70% of the British public are in favour of housing developments on brownfield land, according to a new study by specialist infrastructure and development communications consultancy, Copper Consultancy.
A representative sample of 1,600 UK adults took part in a survey about urban transport in the UK, conducted through the YouGov research service. The questionnaire for the survey was designed to provide both quantitative and qualitative information on people’s views about housing developments and community needs.
The report identifies what factors make developments acceptable to the public, such as offering tangible benefits, as opposed to meeting national needs.
The study found that respondents want direct, tangible benefits from new housing developments. In addition to the support of brownfield projects, 50% of respondents said they would support greenfield projects if it improved local infrastructure, and 49% would support them if it provided affordable housing.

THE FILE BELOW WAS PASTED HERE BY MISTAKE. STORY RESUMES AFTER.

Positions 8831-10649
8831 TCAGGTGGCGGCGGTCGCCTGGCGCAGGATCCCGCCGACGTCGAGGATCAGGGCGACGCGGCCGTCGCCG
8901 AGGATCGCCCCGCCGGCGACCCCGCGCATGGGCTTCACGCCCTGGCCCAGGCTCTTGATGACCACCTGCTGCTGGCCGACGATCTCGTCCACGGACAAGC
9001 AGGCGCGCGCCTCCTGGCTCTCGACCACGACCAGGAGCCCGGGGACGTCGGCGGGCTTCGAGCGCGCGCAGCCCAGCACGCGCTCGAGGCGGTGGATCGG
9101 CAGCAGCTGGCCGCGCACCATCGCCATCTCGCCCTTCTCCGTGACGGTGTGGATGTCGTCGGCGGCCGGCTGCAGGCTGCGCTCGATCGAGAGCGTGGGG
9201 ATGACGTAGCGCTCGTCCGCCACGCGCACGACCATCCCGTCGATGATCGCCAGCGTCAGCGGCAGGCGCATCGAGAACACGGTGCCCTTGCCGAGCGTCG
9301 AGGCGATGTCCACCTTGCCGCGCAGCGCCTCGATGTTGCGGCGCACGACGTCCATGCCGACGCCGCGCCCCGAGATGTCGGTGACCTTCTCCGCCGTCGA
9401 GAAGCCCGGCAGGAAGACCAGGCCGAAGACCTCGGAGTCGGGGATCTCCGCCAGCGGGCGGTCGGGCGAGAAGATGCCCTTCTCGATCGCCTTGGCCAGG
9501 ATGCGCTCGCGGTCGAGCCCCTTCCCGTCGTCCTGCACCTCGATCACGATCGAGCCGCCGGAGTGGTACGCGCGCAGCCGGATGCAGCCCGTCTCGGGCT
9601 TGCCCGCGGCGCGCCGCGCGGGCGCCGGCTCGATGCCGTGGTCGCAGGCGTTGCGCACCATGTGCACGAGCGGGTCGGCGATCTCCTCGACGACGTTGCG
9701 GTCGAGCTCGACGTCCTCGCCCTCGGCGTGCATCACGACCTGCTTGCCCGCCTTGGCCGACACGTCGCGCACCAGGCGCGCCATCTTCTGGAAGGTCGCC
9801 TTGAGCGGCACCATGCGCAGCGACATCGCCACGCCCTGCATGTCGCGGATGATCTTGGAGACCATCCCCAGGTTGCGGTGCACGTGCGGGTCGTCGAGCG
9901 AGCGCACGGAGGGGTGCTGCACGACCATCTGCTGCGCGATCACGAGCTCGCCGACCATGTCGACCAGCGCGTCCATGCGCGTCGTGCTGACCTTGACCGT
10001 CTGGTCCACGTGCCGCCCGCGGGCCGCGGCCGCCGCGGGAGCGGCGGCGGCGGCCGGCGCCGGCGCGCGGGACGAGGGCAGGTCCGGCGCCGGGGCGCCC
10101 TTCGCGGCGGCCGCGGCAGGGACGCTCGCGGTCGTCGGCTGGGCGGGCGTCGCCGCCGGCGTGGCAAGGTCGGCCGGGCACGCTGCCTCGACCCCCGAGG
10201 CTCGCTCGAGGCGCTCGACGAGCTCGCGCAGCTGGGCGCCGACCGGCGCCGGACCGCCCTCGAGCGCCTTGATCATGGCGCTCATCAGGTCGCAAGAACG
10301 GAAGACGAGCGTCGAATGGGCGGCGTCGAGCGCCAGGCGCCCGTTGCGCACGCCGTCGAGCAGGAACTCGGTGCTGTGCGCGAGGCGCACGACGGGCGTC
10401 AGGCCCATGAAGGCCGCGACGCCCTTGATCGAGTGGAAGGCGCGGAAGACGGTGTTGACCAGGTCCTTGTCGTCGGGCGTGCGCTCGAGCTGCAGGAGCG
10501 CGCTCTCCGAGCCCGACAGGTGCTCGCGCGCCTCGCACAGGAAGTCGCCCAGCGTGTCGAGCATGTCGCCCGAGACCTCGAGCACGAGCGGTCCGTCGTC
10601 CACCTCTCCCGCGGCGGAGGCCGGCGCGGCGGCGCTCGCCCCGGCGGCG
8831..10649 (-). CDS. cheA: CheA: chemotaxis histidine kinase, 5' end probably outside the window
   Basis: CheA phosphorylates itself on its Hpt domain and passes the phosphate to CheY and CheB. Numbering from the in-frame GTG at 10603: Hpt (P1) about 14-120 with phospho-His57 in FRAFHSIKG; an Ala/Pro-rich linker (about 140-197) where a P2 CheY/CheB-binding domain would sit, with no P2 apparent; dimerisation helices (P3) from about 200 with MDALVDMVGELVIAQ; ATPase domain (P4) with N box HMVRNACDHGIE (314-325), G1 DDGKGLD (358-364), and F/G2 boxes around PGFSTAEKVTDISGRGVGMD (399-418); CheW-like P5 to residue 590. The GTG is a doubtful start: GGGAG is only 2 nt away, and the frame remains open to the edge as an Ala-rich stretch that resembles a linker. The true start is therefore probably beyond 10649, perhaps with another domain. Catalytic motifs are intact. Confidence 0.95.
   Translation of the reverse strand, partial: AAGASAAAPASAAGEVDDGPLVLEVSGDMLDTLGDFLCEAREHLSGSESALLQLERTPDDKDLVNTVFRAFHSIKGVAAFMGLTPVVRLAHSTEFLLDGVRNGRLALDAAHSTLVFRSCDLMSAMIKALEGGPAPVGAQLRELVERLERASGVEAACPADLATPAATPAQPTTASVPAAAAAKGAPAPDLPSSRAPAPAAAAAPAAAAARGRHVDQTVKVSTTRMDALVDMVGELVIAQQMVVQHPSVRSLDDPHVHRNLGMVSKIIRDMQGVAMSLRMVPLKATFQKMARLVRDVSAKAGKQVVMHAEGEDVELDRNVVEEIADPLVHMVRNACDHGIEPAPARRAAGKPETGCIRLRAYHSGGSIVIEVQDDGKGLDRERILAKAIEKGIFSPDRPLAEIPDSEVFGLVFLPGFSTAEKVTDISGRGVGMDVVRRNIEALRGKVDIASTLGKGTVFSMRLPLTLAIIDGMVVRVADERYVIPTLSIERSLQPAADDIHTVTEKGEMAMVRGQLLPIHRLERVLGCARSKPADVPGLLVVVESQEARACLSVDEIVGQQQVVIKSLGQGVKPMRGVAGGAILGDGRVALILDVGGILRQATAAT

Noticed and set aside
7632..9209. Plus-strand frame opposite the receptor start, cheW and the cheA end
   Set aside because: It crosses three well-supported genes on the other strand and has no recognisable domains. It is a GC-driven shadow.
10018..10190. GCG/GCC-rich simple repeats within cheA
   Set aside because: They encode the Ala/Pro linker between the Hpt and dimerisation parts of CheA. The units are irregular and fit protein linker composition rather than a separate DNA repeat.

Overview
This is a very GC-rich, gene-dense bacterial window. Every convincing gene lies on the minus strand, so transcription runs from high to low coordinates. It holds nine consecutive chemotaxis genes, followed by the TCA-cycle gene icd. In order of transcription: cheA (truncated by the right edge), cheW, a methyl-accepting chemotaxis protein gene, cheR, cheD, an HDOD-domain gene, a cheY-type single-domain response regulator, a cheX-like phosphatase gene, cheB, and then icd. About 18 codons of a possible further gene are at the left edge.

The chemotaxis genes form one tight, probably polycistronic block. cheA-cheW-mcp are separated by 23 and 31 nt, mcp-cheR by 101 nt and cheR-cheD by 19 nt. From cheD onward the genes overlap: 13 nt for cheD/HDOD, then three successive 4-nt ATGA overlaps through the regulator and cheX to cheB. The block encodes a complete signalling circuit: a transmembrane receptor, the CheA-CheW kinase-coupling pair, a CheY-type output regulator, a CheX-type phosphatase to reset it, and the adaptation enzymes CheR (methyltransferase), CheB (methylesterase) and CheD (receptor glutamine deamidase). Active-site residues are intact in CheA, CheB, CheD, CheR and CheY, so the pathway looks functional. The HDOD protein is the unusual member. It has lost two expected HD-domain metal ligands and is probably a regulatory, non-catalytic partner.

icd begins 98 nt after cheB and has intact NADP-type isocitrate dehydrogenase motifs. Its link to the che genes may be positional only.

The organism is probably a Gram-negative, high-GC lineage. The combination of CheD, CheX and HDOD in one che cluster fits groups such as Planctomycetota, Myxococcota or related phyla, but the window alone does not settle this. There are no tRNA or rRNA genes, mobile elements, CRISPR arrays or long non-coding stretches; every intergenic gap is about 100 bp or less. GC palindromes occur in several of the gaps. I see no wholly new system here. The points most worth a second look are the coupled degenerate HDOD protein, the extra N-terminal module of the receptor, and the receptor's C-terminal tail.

The research also looks at how age, geographical location and political views play a role in people’s views. The report recognised that the largest concern in Scotland, the north, midlands and Wales is the impact on green spaces, compared to London and the south, where the impact on infrastructure and transport services is the biggest concern.
Lynsey Kitching, Copper Consultancy’s midlands & property director, said: “The research shows that it’s vital developers explore the potential to create substantial placemaking schemes that are shaped by the community. There is public support for investment in housing, but what’s clear from the research is that there is a need to capture and explain the benefits of a project from the outset at a local level.
“Our research shows that when the benefits are made clear, the public is supportive. However, we can’t assume a community’s wants and needs, as there is no ‘one size fits all’ approach.”